My guest today is Chicago-based author, Marlene Targ Brill. Welcome to OpEdNews, Marlene. You have a new book out. Can you tell our readers about it?
photo credit: Richard B. Brill
Thank you for permitting me to talk about my latest book, Annie Shapiro and the Clothing Workers' Strike. This true picture book story discusses the role Hannah (Annie) Shapiro and other Chicago immigrants played in the 20th-century labor movement. The book tells how 17-year-old Annie rebelled against 10-hour workdays, bullying bosses and cuts in already-low wages. She walked out of a Hart, Schaffner & Marx Chicago sweatshop in 1910 and urged others to join her. Because of her brave stand, 40,000 other workers walked out, closing down the men's textile industry in Chicago and Milwaukee. The strike triggered formation of a giant national union now called Workers United and resulted in employees nationwide receiving better treatment and wages.
There was so much going against Annie. She was a young person, an immigrant, who spoke broken English and was embarrassed about it. She was not well-educated; she was 12 when she had dropped out of school to go to work because her mother got sick. And her large family depended on her earnings to get by. Yet she risked everything by not accepting terrible work conditions and being willing to do something about it. Success didn't come easy. Tell our readers what happened when she and the other girls who were her fellow workers approached the United Garment Workers Union for support.
The UGWU was male-only, and after all, this was 1910. At first, the men didn't take the women seriously. So Annie and the twelve original women who followed her out of Shop 5, where they worked, asked the Women's League for assistance. The League was a group of wealthy women who helped families who came to Hull House, Chicago's settlement house founded by Jane Addams, for assistance. League women gladly picketed with the strikers and raised funds to help families in distress from the strike. After a couple thousand workers joined the protest, the UGWU decided the girls not only raised a serious issue but one supported by workers throughout the men's textile industry in Chicago.
Hurray for the Women's League! I hadn't realized that Chicago was the national hub for the men's clothing manufacturers. Is that part of the reason that Annie's walkout could snowball the way it did, once the UGWU came on board?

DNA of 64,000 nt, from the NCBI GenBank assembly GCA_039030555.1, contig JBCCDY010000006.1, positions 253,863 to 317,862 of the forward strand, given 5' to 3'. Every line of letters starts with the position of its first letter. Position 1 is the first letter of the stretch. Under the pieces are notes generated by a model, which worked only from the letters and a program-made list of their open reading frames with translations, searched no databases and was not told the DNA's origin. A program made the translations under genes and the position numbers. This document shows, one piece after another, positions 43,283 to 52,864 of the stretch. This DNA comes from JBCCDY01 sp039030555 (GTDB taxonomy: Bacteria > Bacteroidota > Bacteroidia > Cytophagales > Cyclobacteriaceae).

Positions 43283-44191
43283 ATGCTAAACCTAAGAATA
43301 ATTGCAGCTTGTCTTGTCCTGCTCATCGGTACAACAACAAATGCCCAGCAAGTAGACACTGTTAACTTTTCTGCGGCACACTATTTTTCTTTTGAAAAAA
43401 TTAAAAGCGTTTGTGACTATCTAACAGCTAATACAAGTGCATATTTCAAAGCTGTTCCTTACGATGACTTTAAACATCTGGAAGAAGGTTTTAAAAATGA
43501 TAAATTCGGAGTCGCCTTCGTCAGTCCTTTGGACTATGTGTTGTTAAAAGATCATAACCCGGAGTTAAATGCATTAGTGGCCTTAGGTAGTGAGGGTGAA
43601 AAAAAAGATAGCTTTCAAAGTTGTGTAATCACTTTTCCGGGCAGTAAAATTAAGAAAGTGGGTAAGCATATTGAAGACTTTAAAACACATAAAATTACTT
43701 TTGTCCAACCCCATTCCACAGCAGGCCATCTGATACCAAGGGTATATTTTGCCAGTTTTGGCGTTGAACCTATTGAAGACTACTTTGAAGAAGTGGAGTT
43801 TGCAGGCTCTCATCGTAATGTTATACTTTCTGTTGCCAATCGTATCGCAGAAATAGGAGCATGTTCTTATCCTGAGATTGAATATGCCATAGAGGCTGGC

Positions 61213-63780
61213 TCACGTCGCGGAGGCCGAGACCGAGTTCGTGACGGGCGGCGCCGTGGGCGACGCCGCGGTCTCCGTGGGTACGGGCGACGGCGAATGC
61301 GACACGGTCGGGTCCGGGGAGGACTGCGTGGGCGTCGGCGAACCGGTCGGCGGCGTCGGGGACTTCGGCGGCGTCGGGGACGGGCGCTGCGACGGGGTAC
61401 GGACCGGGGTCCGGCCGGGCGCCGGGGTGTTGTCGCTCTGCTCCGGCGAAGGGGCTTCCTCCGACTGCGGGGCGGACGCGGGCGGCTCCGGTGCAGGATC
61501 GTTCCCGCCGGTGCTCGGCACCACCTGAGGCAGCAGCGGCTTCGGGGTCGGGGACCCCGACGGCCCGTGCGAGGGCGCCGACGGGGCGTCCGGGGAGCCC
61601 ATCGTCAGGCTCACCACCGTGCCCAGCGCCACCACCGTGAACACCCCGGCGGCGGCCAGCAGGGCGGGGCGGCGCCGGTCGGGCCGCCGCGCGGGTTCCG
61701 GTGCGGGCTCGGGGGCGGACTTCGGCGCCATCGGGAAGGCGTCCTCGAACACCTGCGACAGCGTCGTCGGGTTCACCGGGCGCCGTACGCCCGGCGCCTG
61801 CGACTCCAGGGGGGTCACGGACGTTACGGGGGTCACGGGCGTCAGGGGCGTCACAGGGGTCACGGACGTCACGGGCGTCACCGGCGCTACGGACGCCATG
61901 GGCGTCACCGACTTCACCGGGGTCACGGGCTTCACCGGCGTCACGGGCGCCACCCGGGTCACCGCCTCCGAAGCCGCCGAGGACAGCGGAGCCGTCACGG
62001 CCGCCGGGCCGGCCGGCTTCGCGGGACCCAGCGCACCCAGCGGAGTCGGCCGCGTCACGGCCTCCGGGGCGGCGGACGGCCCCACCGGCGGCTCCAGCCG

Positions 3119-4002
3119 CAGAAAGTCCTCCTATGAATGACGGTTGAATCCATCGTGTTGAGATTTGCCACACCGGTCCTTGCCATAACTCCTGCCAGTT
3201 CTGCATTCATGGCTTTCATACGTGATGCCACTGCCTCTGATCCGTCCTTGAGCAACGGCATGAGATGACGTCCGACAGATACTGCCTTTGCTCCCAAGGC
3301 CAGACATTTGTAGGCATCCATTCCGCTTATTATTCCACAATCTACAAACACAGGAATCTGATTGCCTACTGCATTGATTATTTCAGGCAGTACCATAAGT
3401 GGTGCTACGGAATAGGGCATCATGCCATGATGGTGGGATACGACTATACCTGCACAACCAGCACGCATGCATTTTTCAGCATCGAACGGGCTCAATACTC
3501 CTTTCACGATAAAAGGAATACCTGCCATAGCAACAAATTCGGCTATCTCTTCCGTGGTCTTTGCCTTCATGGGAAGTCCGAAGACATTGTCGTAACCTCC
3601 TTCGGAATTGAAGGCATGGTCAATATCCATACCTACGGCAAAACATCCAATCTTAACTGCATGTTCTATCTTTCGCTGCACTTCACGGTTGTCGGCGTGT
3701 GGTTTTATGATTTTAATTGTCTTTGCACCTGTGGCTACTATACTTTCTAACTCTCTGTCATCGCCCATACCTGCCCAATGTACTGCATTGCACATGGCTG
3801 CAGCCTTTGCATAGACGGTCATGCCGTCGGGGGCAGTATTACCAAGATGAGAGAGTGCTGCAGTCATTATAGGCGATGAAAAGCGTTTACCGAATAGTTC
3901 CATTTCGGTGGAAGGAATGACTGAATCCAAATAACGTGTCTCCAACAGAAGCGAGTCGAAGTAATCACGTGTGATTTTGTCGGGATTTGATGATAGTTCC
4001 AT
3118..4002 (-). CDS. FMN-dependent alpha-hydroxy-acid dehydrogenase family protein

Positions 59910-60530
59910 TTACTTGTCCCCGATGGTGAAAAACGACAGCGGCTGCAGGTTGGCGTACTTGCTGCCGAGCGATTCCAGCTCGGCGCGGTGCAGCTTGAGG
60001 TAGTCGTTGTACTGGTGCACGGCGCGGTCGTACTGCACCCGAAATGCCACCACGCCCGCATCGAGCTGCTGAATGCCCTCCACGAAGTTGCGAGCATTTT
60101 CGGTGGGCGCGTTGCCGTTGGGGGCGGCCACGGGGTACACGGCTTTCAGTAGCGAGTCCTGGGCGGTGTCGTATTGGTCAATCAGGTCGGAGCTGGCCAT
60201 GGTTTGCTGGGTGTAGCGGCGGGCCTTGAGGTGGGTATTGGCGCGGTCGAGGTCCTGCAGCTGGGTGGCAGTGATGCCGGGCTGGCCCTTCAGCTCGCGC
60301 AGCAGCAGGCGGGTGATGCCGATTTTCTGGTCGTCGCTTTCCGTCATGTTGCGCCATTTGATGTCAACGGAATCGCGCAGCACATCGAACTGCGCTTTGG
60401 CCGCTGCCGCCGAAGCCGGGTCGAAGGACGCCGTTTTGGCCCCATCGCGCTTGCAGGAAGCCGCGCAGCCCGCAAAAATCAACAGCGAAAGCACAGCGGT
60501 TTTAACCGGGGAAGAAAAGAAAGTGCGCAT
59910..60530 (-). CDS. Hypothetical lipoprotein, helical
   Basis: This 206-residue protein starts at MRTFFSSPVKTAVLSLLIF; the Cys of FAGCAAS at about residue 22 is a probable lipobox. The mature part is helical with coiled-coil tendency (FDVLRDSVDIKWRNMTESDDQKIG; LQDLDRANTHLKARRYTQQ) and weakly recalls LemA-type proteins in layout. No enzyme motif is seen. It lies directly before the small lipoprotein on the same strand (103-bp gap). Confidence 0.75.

I believe so.
Most people think New York when the textile industry is mentioned, especially considering the Triangle Shirtwaist Factory Fire occurred a few months after Chicago's 1910 strike and early strikes by the International Ladies Garment Workers Union made headlines in 1909. But Chicago was the hub of the men's textile industry, and Hart, Schaffner & Marx--chief among other well-known brand names--was in its heyday during the early twentieth century.
Guilty as charged. Your book is part of a series called History Speaks: Picture Books Plus Reader's Theater. Why did you choose that format and how does the theater aspect comes into play?
illustrated by Jamel Akib
Interesting question. Initially, my story was to be published as part of another series that offered the book a chance to essentially stand alone. Then I received a call saying this new series was starting and my book would be part of it. That series involved a young person from history--and it had a script in the back, what educators now call Reader's Theater.
I think the idea of a script expands what individuals and teachers can do with the story. Reluctant readers can take one part and still feel like they read the book. Being part of a play is fun and helps shy kids participate in the action. Kids who like to act can give friends parts, and they could pretend they have a theater. The best part for me is the book looks like a regular illustrated picture book: it just has this bonus in the back.
The script also gives young readers another opportunity to connect with the story, which is a plus. Your bio states that you've written more than 60 books for all ages, among them many for children. Writing was not your first career. How did you get started with it?
I originally taught children with special needs. Back then, teachers didn't have the range of materials and books they have now, so I made most of my student's materials. We wrote books together from their experiences to teach them to read. I decide I wanted to write more stories to reach a wider audience to fill the holes I saw in catalogs.
I had the opportunity to enhance my writing skills during my last full-time job in education as a media coordinator for a special education school district. My job included writing two newsletters, curriculum, training programs, and press releases. When my department got cut in a budget crunch (sound familiar), I launched a freelance writing and editing business to continue creating as I had done in that job.
Working for myself, I tackled a variety of tasks. After I had finished compiling an index for an educational publishing company, I told the editor what I really do is write. She gave me a chance to write the biography of John Adams for their new president's series. I wound up writing eleven books for that company before spreading my wings with other publishers. I was bit by the book bug and have been focusing on books for readers of all ages ever since.
You write primarily nonfiction, correct? Why did you decide to focus on nonfiction? And how do you decide what to tackle next? Do you determine the next project or does your publisher/agent?
I write nonfiction for preschoolers through adults, but I also have written several historical fiction books, like Annie's story, for primary- and middle-grade readers. But I was always start with a true story. I guess that's how my brain works--start with facts and be creative with those, rather than create an entirely new universe.